I also want to know which food companies to BOYCOTT PERMANENTLY -- those which are adverse to divulging their ingredients and/or exposing their dangerous cross-contaminating manufacturing processes.
Getting wordy & worked up. Going away now.

Posted on: Sat, 05/25/2002 - 8:46am
momjd's picture
Joined: 02/24/2002 - 09:00

Amie Rappoport of the Food Allergy Initiative(FAI) has been working on this project, maybe she would have that information. Also, here's a link that POFAK had posted that will take you to a form letter that you can e-mail to your congressmen. I've heard that a written letter is better, so I did both. I also e-mailed this link to family and friends and asked them to send in an e-mail as well. Don't forget that if you and dh/dw are both registered voters, each of you should send something to get the numbers up.
Another contact might be one of the bills' sponsors. There is likely to be a staff person in charge of tracking that information. It would be nice to know who's lobbying against us.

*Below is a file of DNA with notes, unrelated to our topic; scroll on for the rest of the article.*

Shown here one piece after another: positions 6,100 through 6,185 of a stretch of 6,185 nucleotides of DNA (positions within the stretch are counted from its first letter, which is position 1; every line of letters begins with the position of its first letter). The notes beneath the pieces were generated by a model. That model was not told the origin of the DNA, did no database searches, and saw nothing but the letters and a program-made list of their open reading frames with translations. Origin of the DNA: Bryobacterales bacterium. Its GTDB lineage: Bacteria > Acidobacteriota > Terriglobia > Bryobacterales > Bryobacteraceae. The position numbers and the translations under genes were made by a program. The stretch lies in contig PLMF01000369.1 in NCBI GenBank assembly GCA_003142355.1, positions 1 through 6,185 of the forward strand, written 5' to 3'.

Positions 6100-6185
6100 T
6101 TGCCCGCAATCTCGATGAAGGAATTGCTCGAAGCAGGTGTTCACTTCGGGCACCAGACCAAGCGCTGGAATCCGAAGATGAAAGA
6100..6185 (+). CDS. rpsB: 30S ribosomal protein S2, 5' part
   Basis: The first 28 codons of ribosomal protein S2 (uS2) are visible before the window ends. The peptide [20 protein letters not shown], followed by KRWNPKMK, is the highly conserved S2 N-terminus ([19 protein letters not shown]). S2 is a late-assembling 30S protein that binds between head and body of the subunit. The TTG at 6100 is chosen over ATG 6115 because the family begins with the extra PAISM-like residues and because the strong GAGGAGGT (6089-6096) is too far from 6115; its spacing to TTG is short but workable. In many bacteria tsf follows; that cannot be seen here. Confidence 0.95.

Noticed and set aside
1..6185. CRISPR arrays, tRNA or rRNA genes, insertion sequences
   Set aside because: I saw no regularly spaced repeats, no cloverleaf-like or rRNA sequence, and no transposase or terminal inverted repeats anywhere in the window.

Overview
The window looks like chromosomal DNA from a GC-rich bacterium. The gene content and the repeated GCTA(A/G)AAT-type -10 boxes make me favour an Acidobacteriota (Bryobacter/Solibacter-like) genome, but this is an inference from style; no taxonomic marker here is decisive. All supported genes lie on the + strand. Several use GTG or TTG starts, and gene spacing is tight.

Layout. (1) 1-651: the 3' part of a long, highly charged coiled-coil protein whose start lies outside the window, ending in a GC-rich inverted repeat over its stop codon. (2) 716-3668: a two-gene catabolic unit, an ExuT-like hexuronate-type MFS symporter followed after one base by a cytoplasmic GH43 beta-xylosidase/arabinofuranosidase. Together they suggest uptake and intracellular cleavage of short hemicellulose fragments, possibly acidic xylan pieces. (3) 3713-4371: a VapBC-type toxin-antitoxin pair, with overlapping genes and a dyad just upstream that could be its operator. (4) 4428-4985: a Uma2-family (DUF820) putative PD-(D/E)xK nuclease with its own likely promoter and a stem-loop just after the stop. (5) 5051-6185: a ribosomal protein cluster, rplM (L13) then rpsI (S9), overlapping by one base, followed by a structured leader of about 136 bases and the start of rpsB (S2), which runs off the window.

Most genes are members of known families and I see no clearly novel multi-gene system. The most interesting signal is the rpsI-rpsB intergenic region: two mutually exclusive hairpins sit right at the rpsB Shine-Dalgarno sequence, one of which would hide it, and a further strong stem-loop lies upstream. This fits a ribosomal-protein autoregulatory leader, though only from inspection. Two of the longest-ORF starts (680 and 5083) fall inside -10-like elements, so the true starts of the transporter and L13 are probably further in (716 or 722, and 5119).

Posted on: Mon, 06/03/2002 - 7:16am
BENSMOM's picture
Joined: 05/20/2000 - 09:00

I have a question about the second item in the bill:
2. Manufacturers shall follow Good Manufacturing Practices (GMPs) that minimize, to the extent practicable, the unintentional presence of allergens in food. Manufacturers will not be permitted to use "may contain" labels unless the Secretary of Health and Human Services determines that the required GMPs will not eliminate the unintentional presence of a known food allergen.
Manufacturers will not be permitted to use "may contain" labels unless.... It seems to me there has been a lot of discussion on these boards where people WANT things labeled as being on shared equipment etc, even if the manufacturer is pretty sure there is no cross-contamination. Some parents want the decision to be in their hands, not left with the manufacturer. Also, I seem to remember reading somewhere that tests for cross-contamination do not measure a low enough level of allergen--that an even smaller level of allergen could cause a reaction in some people. So, not to start an argument (the bill basically sounds good to me) but is this good enough? Do we want HHS to deem the manufacturer's process "good enough" and then go by that? What does Canada do as far as "may contain" labels go?
So if this becomes law, will the foods that are labelled no longer be labeled? Will the cleaning process be better?